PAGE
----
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Let’s Look at AfroSurrealism

Right now the United States is churning with passion against racism. Passion that should have come years ago and needs to be listened to. I feel far from it, unable to do much besides explain to my white family why and how this is happening, and what I hope comes from it. I thought one thing I could do is to center some black authors in my reading and reviews.

I did a google search for black slipstream authors. Not much came up, and I was confused. Surely black authors write slipstream. It can’t just be a white thing.

I kept digging, and I came to realize I know nothing about black genre fiction. And yet it is a rich, amazing world that deserves to be highlighted.

First, I have to recommend picking up Afrosurrealism: The African Diaspora’s Surrealist Fiction by Rochelle Spencer. It goes into the different definitions of AfroSurrealism vs. slipstream vs. magical realism, why they exist, and why they’re important.

A brief breakdown:

Slipstream

A term devised, apparently by Bruce Sterling – in part as a pun on, or echo of, Mainstream – to designate stories which make use of sf devices but which are not Genre SF.

Since its inception, the term has evolved, as terms are wont to do when given to a group of writers. But it still describes writing that slips between literary and genre. It may take aspects of SF, fantasy, or horror these days. Slipstream doesn’t have a cultural history in the way that magical realism or afrosurrealism does.

Magical Realism

Look up magical realism, and you might get a definition like:

Magical realism is a genre of literature that depicts the real world as having an undercurrent of magic or fantasy. Magical realism is a part of the realism genre of fiction. Within a work of magical realism, the world is still grounded in the real world, but fantastical elements are considered normal in this world.

Great. But it leaves out an important aspect of the genre. It’s that it was popularized by Latin American writers in the 1950s such as Jose Martí and Ruben Darío. Because of this, there are huge debates on whether magical realism is writing by latinx authors that explore the complications of latinx history relating to the current latinx experience OR if it is any fabulism piece that has a base in reality.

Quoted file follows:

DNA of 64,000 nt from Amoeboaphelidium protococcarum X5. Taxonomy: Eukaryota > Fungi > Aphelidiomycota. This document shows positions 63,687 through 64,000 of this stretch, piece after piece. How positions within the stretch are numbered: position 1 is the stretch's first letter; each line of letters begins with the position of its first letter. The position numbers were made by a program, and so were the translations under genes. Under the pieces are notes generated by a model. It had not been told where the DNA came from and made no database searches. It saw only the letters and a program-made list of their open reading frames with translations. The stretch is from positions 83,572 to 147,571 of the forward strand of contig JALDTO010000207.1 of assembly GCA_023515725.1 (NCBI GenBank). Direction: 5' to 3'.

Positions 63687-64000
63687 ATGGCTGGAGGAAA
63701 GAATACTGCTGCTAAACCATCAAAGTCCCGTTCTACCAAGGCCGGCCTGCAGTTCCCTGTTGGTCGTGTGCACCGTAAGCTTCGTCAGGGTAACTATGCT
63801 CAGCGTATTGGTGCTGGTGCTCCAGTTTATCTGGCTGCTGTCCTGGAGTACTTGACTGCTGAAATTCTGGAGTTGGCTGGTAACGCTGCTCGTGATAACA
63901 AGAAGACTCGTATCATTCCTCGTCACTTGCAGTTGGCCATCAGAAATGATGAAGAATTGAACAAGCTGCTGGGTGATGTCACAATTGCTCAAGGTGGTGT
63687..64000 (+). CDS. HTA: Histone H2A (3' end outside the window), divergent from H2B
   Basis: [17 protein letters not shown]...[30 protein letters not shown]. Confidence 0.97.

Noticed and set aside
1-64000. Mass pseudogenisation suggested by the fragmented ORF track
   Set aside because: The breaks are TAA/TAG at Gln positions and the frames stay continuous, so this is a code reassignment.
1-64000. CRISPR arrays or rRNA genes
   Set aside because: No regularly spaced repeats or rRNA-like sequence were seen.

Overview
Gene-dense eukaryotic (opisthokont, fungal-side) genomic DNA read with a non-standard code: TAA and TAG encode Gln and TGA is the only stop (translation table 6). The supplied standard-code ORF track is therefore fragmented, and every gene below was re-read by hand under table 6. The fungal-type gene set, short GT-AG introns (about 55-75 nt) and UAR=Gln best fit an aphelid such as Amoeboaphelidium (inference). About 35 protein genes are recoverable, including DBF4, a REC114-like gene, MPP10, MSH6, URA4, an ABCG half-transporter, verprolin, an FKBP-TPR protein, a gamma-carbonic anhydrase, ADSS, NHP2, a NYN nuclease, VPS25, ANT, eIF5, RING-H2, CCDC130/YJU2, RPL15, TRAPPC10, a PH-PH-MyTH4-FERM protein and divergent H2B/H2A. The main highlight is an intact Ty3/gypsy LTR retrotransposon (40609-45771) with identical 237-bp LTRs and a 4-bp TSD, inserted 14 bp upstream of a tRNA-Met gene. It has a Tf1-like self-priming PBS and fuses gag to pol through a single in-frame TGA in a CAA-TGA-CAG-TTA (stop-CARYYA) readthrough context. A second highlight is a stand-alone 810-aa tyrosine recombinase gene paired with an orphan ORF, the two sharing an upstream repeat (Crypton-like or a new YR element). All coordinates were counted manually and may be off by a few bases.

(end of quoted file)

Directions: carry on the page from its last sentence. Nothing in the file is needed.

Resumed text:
While I think some of my work could be considered magical realism in the literal sense, it definitely lacks that strong historical context that I would associate with magical realism (which is why I choose to identify as slipstream).

Here’s where things get even more slippery. Because I have heard authors such as Toni Morrison described as magical realism authors. But it seems like her writing would fall into a distinct category such as afroSurrealism.

AfroSurrealism

AfroSurrealism is a sub-genre that blends realism and fantasy with African-American history. Rochelle Spencer points out that this creates a very different kind of tension than that which is in magical realism or non-culturally based slipstream. Think Toni Morrison’s Beloved or Octavia Butler’s Kindred. It connects the past with the now, using aspects of magic or fantasy to connect physically which may not usually be visible. It often portrays issues POC currently face such as police brutality, colorism, and job discrimination.

It’s worth noting that in AfroSurrealism, technology is often portrayed as positive — something that can help break the long-lasting, inter-generational effects of oppression.

AfroFuturism

AfroFuturism started as dystopias exploring how technology can be used as a tool of oppression. However, like many sub-genres, it has expanded and now explores futures that are steeped in African cultures including art and society. In general, the story does not just feature a black protagonist, but has a distinct connection to the African diaspora.

Consider examples such as: Children of Blood and Bone by Tomi Adeyemi, The Broken Earth Trilogy by N.K. Jemisi, and the books on this list.

If you check out that list, you’ll notice some crossover. Some books that might fall better under AfroSurrealism are placed under AfreFuturism. As with all genres, there are debates over where the lines are drawn and what is what.

SteamFunk or SoulPunk

This one I include mostly because they are the coolest names for genres I’ve heard in a long time. Steampunk (and all punk-genres) have many sub-genres. The sub-genres that focus on black culture and identity are often referred to as SteamFunk or SoulPunk. But you want to know something truly sad? Try to search for SteamFunk on Google, and it will replace it with Steam Punk. I love Steam Punk as much as the next person, but when I want to find SteamFunk, I shouldn’t have to clarify my search for it.

For some examples to get you started, check out this list on chronicles of harriet. Then go ahead and check out the whole site for more recommendations on other kinds of AfroSurrealism and AfroFuturism.

Why Are These Distinctions Important?

It’s important you and I know these distinctions so we can find stories by black authors. My go-to for finding new slipstream is to search for slipstream. But too often, if I do that, I’m going to miss great AfroSurrealist stories or great magical realism stories. Basically, I’m going to miss out on a huge part of slipstream, because it isn’t included in the overarching genre. It’s out there. It is definitely worth reading. But we have to know how to find it.

It is great that these genre-distinctions exist, because it makes things easier for us to find. On the other hand, it is also hurtful that they exist, because many people don’t know what to look for or assume that AfroSurrealism is only for black readers. It’s not. It is for everyone. It is important work that touches on so many important themes. Go check it out.

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